NEW YORK (Reuters) - New York Governor Andrew Cuomo on Monday called for a national ban on chokeholds and excessive force by police and said he was concerned violent protests triggered by the death of an unarmed black man in Minneapolis could hinder New York City’s reopening.
Cuomo also told a daily briefing that he was worried that demonstrations over the past few nights in response to George Floyd’s death could cause a spike in coronavirus infections, setting back efforts to tamp down its spread.
He called on citizens to use this moment of unrest to push politicians to make changes to improve society. He also urged independent investigations of police abuse.
Images from overnight showed looters ransacking a pharmacy and breaking into several luxury stores in the SoHo neighborhood of Manhattan after a day of sometimes tense protests across the city that led to hundreds of arrests.
“It’s not enough to come out and say ‘I’m angry, I’m frustrated,’” Cuomo said. “The protesters are making a point. But you have to add the positive reform agenda.”
Cuomo said some of the actions by New York City police officers during the protests were disturbing, citing a video widely shared online that showed a police car driving into a crowd and another showing a demonstrator getting pepper sprayed.
At the same time, Cuomo railed against people who were exploiting the protests to loot and vandalize, echoing other political leaders in saying that outsiders were in many cases instigating violent acts.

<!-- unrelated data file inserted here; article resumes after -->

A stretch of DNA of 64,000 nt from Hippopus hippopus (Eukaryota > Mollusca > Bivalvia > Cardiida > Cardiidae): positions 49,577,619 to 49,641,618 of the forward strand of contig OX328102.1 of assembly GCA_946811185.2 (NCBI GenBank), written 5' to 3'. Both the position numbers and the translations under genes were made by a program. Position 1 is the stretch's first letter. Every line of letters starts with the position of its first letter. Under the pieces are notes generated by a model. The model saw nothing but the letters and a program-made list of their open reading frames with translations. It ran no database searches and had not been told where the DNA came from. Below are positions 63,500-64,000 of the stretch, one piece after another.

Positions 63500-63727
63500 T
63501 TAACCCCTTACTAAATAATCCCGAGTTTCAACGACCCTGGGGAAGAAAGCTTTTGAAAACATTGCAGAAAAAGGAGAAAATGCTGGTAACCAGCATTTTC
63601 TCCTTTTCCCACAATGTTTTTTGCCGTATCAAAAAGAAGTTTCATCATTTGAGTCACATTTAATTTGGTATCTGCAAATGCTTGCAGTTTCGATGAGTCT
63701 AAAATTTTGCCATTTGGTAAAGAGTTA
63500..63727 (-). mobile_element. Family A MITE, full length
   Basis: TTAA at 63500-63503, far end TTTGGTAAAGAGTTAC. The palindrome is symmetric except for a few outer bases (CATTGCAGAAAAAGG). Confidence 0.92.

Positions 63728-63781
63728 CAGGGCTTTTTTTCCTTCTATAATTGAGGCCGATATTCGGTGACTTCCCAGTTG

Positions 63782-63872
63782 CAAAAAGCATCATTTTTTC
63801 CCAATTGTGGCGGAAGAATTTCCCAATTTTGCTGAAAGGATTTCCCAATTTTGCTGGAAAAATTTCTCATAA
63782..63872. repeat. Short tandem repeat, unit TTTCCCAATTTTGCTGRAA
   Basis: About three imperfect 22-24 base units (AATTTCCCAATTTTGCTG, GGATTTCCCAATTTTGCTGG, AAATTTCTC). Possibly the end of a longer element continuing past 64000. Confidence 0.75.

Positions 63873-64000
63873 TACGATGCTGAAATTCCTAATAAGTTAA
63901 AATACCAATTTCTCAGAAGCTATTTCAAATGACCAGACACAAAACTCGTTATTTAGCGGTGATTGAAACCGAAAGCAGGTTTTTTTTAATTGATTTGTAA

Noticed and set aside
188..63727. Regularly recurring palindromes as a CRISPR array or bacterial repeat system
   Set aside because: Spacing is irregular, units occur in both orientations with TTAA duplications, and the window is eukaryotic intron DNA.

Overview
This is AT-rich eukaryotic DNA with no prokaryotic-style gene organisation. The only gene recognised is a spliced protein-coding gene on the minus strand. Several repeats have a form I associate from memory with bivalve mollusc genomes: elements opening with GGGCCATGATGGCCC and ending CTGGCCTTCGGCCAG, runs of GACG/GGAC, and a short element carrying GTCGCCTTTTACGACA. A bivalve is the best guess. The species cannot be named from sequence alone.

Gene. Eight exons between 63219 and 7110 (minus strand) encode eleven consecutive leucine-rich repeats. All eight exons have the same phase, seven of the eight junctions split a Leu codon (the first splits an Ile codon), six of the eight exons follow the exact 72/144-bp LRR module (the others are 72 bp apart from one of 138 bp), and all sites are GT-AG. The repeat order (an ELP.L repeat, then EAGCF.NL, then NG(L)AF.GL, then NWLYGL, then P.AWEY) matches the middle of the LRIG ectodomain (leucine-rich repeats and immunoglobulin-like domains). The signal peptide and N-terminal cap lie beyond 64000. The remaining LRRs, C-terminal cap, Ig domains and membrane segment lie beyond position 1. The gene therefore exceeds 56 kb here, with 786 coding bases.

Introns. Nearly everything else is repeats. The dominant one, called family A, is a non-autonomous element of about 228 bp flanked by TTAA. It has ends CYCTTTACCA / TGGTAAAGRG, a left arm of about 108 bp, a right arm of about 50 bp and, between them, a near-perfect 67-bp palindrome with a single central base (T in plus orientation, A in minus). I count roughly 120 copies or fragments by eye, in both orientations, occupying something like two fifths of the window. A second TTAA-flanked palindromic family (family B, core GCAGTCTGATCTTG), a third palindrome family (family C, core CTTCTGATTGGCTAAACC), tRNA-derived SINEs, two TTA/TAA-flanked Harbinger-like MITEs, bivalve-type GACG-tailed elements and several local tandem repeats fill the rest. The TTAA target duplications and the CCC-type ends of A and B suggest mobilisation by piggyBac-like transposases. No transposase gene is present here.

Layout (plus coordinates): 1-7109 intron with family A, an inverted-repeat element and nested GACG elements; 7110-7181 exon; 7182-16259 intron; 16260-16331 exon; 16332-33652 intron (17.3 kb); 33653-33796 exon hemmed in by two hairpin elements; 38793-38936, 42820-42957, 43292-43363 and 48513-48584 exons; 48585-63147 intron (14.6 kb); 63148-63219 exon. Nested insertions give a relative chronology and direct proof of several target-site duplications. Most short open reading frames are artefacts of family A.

He said the violence would play into the hands of people who will use it to argue against progressive change.
“They will try to make it all about criminality, which I believe was a perversion of the protests,” Cuomo said.
Cuomo said he would discuss with Mayor Bill de Blasio a possible curfew for New York City, such as those imposed in other cities. He said the unrest could complicate the city’s plans to start reopening on June 8.
De Blasio on Monday said demonstrations had been overwhelmingly peaceful and praised New York Police Department officers, saying he thought they had largely showed restraint.
But the mayor, who has faced criticism for his response to the protests, also condemned some of the NYPD’s actions, including an officer drawing his gun on protesters.
Reporting by Nathan Layne in Wilton, Connecticut and Maria Caspani in New York; Editing by Chizu Nomiyama, Jonathan Oatis and Steve Orlofsky